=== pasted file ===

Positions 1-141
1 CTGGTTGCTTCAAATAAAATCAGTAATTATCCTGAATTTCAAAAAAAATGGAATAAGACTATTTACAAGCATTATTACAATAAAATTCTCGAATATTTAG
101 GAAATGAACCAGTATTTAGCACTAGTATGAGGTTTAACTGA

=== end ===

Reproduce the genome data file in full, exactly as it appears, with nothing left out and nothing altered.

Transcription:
Positions 1-141
1 CTGGTTGCTTCAAATAAAATCAGTAATTATCCTGAATTTCAAAAAAAATGGAATAAGACTATTTACAAGCATTATTACAATAAAATTCTCGAATATTTAG
101 GAAATGAACCAGTATTTAGCACTAGTATGAGGTTTAACTGA